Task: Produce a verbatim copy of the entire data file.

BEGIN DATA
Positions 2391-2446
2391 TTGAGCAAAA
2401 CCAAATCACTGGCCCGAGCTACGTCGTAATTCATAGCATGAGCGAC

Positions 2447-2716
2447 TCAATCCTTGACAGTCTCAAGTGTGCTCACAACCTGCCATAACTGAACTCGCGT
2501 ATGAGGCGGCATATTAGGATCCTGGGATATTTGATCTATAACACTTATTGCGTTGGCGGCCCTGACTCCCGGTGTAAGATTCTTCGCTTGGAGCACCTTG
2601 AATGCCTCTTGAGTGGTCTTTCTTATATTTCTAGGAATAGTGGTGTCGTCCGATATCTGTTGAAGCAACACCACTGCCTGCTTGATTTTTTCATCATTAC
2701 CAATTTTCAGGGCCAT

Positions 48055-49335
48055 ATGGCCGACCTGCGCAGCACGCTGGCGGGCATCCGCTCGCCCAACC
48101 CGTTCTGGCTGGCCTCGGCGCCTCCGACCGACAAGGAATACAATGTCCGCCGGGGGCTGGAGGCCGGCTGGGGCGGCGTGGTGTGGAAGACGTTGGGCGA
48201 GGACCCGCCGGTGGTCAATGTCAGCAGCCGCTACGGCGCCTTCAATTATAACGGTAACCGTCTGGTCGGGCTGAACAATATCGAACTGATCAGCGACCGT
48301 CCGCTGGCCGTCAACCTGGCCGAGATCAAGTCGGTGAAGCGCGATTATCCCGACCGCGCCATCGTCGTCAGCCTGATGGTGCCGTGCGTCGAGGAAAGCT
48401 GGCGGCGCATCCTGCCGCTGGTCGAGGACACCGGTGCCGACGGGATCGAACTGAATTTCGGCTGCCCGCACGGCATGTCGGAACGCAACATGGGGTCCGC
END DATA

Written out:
Positions 2391-2446
2391 TTGAGCAAAA
2401 CCAAATCACTGGCCCGAGCTACGTCGTAATTCATAGCATGAGCGAC

Positions 2447-2716
2447 TCAATCCTTGACAGTCTCAAGTGTGCTCACAACCTGCCATAACTGAACTCGCGT
2501 ATGAGGCGGCATATTAGGATCCTGGGATATTTGATCTATAACACTTATTGCGTTGGCGGCCCTGACTCCCGGTGTAAGATTCTTCGCTTGGAGCACCTTG
2601 AATGCCTCTTGAGTGGTCTTTCTTATATTTCTAGGAATAGTGGTGTCGTCCGATATCTGTTGAAGCAACACCACTGCCTGCTTGATTTTTTCATCATTAC
2701 CAATTTTCAGGGCCAT

Positions 48055-49335
48055 ATGGCCGACCTGCGCAGCACGCTGGCGGGCATCCGCTCGCCCAACC
48101 CGTTCTGGCTGGCCTCGGCGCCTCCGACCGACAAGGAATACAATGTCCGCCGGGGGCTGGAGGCCGGCTGGGGCGGCGTGGTGTGGAAGACGTTGGGCGA
48201 GGACCCGCCGGTGGTCAATGTCAGCAGCCGCTACGGCGCCTTCAATTATAACGGTAACCGTCTGGTCGGGCTGAACAATATCGAACTGATCAGCGACCGT
48301 CCGCTGGCCGTCAACCTGGCCGAGATCAAGTCGGTGAAGCGCGATTATCCCGACCGCGCCATCGTCGTCAGCCTGATGGTGCCGTGCGTCGAGGAAAGCT
48401 GGCGGCGCATCCTGCCGCTGGTCGAGGACACCGGTGCCGACGGGATCGAACTGAATTTCGGCTGCCCGCACGGCATGTCGGAACGCAACATGGGGTCCGC